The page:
If Republicans hope to break their wretched streak of disappointing presidential campaigns – losing the popular vote in five of the last six White House contests – they should learn crucial lessons from the only candidate in that dismal span who proved notably more popular than his party’s national brand: John McCain.
In the last 100 years, every U.S. president who lost his bid for a second term did so because he abandoned his principal promise to the American people. If Republicans can persuade the public that Barack Obama similarly shattered the pledge at the very core of his presidency, they will succeed in denying him the new lease on the White House he insists he deserves.
House Budget Committee Chairman Paul Ryan introduced a hard-core GOP budget last week. His committee passed the package in a 19-18 vote.
You don't need me to tell you that the chattering class is appalled by the partisan gridlock and political bickering that keeps Washington from dealing efficiently with the nation's problems.
There seems to be a common line of demarcation separating two basic factions on the political right in the various skirmishes we have fought against Barack Obama, from their markedly different approaches to the budget battles to their differences in sizing up the GOP presidential candidates.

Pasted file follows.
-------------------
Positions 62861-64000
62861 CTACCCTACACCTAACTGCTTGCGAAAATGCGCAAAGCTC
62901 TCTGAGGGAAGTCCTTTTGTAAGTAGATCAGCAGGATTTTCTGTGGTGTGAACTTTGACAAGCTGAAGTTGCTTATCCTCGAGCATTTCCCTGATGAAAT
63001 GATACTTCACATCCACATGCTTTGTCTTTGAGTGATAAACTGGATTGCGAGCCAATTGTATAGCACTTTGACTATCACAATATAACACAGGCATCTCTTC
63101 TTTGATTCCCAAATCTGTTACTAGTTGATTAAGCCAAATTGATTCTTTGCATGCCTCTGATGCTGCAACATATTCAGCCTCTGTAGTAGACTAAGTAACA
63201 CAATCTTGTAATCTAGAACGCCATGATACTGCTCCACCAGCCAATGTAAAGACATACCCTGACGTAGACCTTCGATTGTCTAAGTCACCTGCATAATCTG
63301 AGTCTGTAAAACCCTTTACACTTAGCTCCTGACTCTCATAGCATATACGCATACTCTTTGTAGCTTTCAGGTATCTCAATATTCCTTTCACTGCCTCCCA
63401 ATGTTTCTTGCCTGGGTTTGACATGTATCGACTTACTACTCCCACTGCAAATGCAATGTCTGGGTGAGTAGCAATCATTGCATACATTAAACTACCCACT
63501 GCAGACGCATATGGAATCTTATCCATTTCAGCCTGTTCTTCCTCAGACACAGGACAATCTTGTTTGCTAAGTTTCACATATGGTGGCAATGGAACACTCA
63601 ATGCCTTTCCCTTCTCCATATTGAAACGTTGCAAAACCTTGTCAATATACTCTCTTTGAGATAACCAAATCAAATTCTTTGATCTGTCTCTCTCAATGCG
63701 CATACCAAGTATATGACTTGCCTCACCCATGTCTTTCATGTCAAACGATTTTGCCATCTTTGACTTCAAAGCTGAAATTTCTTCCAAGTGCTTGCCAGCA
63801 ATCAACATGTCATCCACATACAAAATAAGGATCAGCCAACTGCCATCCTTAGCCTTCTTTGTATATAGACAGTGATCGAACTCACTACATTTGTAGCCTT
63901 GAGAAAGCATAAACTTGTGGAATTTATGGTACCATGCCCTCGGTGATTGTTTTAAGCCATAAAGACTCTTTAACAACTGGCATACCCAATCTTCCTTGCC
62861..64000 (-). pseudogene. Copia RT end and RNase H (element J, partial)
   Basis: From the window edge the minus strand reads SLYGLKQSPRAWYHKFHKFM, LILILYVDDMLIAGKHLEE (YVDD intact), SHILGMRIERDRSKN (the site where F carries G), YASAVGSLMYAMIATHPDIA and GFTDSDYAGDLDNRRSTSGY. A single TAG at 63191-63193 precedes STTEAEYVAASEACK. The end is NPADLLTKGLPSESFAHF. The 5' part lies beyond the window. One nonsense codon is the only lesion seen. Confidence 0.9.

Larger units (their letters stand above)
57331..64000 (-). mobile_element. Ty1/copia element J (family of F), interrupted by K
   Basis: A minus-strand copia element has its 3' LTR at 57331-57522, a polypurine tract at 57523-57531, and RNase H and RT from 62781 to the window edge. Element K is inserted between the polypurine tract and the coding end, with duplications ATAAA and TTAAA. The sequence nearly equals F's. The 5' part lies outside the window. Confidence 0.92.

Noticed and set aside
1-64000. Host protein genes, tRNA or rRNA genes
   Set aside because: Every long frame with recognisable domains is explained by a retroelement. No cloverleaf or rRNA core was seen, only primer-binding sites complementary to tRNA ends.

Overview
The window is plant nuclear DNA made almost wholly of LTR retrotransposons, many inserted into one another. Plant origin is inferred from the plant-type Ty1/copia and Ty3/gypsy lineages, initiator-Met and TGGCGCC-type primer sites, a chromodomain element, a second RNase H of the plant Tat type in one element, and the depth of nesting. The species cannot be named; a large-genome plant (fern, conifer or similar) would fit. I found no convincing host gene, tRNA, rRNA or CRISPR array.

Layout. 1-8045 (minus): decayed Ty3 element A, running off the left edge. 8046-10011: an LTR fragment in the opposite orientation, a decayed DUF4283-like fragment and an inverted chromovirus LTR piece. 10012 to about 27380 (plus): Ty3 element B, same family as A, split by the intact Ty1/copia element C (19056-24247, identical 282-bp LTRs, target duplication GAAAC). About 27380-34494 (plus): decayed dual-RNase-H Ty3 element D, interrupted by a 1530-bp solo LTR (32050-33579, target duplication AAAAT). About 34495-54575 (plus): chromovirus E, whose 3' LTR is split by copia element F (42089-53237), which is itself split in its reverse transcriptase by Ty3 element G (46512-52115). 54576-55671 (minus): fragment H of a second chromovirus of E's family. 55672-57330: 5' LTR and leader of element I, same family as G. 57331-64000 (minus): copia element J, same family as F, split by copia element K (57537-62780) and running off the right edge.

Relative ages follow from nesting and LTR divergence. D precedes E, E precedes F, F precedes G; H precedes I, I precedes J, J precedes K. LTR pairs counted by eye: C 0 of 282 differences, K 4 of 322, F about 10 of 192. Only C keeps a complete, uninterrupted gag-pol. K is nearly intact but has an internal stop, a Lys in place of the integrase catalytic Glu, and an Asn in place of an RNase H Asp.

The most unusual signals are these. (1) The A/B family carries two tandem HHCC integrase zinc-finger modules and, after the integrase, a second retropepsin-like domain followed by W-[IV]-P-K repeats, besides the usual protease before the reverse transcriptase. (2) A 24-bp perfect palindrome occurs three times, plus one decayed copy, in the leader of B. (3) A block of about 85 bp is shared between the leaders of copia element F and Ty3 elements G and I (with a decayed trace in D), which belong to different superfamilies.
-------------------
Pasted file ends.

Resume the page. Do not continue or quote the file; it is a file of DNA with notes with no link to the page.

"He's arrogant. And he has no reason to be arrogant."
As a technical matter, many, if not most, congressional historians believe that conscious, congressional partisanship in recent times did not start with the Tea Party or Obama or Bush or Newt Gingrich and Bill Clinton in the 90s.
Sen. Pat Toomey, the GOP's fiercest anti-tax ?warrior, stunned the supercommittee when he proposed raising taxes to ?break the impasse over cutting the government's monster debt.?
Given her prominent role as a top party spokesperson, fundraiser and cheerleader, some of Wasserman Schultz’s critics may forget that she simultaneously wears another hat: Three-term Congresswoman from Florida’s 20th Congressional District. Karen Harrington wants to strip DWS of that title in 2012.
Who do you trust? For thinking people, that may not be the primary question.
President Obama is going to give yet another Big Speech next week. Who among us can contain his excitement?
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